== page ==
Exploration of CF3+ as a new reagent ion for Chemical-Ionization-Reaction Mass-Spectrometry
2019-01-29T15:04:18Z (GMT) by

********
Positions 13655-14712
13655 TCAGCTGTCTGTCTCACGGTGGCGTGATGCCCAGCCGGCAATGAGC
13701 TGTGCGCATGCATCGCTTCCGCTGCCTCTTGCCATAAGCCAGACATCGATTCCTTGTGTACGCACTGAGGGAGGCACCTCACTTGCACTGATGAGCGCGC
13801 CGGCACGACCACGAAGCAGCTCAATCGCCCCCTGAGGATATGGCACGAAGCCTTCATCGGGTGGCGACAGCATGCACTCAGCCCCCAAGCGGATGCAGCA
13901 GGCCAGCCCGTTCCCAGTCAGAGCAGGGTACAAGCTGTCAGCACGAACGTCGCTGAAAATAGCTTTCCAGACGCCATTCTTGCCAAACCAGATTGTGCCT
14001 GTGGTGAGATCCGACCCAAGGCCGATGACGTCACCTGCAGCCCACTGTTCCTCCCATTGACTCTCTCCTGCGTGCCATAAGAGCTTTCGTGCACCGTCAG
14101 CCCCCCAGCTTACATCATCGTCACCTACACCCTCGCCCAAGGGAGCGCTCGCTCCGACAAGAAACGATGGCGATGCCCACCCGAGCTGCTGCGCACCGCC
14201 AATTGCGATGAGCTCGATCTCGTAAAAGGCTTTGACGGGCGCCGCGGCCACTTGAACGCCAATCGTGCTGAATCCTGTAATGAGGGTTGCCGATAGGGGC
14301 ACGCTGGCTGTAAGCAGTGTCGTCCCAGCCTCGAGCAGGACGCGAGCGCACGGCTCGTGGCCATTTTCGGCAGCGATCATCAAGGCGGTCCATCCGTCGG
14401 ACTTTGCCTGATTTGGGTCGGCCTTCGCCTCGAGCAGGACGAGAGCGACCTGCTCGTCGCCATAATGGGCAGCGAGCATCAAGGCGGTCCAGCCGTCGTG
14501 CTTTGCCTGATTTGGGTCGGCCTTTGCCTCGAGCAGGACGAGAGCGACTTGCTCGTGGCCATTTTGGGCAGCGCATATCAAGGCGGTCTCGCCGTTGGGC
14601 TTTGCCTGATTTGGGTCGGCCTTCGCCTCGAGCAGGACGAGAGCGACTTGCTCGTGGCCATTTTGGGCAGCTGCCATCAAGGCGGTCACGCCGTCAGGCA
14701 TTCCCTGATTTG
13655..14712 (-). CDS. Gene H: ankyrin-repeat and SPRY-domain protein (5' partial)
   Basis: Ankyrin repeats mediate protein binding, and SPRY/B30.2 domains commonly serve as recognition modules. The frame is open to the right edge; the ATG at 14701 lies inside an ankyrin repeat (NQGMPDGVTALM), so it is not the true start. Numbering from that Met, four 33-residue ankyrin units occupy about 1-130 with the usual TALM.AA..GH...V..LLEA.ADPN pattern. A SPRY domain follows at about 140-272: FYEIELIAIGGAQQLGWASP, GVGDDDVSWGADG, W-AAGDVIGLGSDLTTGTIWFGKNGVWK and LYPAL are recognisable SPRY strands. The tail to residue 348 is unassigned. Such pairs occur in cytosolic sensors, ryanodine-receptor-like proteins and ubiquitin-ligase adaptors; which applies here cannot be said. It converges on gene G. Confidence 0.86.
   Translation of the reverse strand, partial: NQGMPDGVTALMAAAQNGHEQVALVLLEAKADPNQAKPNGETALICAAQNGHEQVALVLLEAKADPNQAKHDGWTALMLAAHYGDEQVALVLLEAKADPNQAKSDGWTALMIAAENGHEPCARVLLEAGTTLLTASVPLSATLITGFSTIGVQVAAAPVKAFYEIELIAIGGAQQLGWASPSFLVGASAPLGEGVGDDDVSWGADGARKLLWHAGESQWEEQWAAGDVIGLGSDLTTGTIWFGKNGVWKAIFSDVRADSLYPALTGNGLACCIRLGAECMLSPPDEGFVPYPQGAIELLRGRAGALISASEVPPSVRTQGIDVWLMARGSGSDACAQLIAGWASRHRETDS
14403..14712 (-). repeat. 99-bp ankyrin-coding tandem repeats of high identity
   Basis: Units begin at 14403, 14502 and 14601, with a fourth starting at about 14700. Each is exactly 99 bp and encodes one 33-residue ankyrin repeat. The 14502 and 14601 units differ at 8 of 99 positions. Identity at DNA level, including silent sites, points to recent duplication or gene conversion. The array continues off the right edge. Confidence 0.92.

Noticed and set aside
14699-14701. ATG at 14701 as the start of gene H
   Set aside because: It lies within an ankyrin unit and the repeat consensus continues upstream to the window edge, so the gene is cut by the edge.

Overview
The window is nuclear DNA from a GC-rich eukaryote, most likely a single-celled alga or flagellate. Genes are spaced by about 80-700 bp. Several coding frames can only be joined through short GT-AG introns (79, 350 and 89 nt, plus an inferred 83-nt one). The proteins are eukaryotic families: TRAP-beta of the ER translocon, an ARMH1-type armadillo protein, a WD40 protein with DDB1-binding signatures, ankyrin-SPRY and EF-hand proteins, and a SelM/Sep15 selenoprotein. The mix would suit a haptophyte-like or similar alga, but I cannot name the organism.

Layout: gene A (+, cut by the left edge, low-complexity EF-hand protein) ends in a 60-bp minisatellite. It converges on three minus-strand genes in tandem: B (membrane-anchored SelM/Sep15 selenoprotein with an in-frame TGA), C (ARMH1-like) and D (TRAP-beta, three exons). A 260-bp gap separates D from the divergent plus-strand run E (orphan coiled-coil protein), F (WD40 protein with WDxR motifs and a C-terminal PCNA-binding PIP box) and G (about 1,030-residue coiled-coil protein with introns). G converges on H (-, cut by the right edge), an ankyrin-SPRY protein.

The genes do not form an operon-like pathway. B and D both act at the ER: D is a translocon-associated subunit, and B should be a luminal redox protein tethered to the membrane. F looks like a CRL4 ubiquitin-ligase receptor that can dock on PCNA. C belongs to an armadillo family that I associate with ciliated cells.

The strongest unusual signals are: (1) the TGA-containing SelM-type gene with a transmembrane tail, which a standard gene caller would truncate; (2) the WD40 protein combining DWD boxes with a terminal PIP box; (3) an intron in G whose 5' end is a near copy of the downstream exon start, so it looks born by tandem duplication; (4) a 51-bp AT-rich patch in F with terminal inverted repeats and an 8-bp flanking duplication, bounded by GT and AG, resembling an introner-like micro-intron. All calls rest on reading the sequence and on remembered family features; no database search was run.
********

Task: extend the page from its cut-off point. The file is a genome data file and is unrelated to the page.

The detection of small alkanes in a chemical ionization reaction mass spectrometer (CIR-MS) using conventional reagents presents an analytical challenge. The proton affinity of reagents such as H3O+ is too high, whereas the alternatives, such as O2+, give rise to excessive fragmentation. In this research, the use of CF3+, generated from CF4, in CIR-MS is shown to be suitable to detect light n-alkanes in the range C2-C6 with almost no fragmentation. CF3+ ionization proceeds via hydride abstract ion and this is the critical difference in comparison with the proton transfer mechanism facilitated by H3O+. Different reaction mechanisms are observed to be at work in the reaction of CF3+ with a functionally varied range of volatile organic compounds (VOCs). For example, with the larger alkanes, fluoride extraction occurs and, with aromatic and nitrile VOCs, CF3+ acts as a Lewis acid and a strong electrophile. Cases of charge transfer were observed as well as a metathesis reaction with aldehydes and ketones, where the oxygen in the C=O bond is replaced with C-F+. The weakness of the bonds in longer chain VOCs were found to exhibit the same tendency to fragment as experienced with reactions with every other type of reagent, including H3O+. Application of CF3+ as a reagent, in exhaled breath and urine headspace analysis of smokers and non-smokers was examined. The results showed that CF3+ was more sensitive than H3O+ in the detection of acetonitrile and toluene in exhaled breath. In both cases of acetonitrile and toluene, an adduct is formed with CF3+, which makes these molecules easily identifiable from interfering isobaric compounds. CF3+ reactions were not affected by the large amounts of urea and ammonia found in urine samples. When using H3O+ as a reagent, VOCs with lower proton affinities such as small n-alkanes cannot be detected. Hence CF3+ has the potential to be a useful as a complementary reagent to H3O+ to detect a wider range of VOCs in real-life samples. The data of breath and urine headspace were subject to multivariate analysis, mainly Principle Component Analysis (PCA) and Partial Least Squares Discriminant Analysis (PLS-DA) which provided excellent means for distinguishing between smokers and non-smokers in breath and urine analysis.